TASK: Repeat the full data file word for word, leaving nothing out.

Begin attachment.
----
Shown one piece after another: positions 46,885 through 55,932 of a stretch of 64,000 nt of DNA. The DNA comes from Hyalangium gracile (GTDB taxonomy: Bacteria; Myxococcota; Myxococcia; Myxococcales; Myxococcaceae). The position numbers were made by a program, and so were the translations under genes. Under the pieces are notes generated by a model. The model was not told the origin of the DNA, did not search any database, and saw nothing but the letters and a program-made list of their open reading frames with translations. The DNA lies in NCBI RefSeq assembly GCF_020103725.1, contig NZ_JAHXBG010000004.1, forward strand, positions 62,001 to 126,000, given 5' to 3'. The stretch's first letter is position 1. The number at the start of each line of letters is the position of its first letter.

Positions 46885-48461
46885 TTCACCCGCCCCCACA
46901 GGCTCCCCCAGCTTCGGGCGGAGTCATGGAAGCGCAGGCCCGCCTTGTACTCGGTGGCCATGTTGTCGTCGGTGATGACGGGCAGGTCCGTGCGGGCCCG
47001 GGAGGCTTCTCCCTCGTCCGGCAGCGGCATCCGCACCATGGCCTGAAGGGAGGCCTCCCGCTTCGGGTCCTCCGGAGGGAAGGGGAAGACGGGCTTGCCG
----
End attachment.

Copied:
Shown one piece after another: positions 46,885 through 55,932 of a stretch of 64,000 nt of DNA. The DNA comes from Hyalangium gracile (GTDB taxonomy: Bacteria; Myxococcota; Myxococcia; Myxococcales; Myxococcaceae). The position numbers were made by a program, and so were the translations under genes. Under the pieces are notes generated by a model. The model was not told the origin of the DNA, did not search any database, and saw nothing but the letters and a program-made list of their open reading frames with translations. The DNA lies in NCBI RefSeq assembly GCF_020103725.1, contig NZ_JAHXBG010000004.1, forward strand, positions 62,001 to 126,000, given 5' to 3'. The stretch's first letter is position 1. The number at the start of each line of letters is the position of its first letter.

Positions 46885-48461
46885 TTCACCCGCCCCCACA
46901 GGCTCCCCCAGCTTCGGGCGGAGTCATGGAAGCGCAGGCCCGCCTTGTACTCGGTGGCCATGTTGTCGTCGGTGATGACGGGCAGGTCCGTGCGGGCCCG
47001 GGAGGCTTCTCCCTCGTCCGGCAGCGGCATCCGCACCATGGCCTGAAGGGAGGCCTCCCGCTTCGGGTCCTCCGGAGGGAAGGGGAAGACGGGCTTGCCG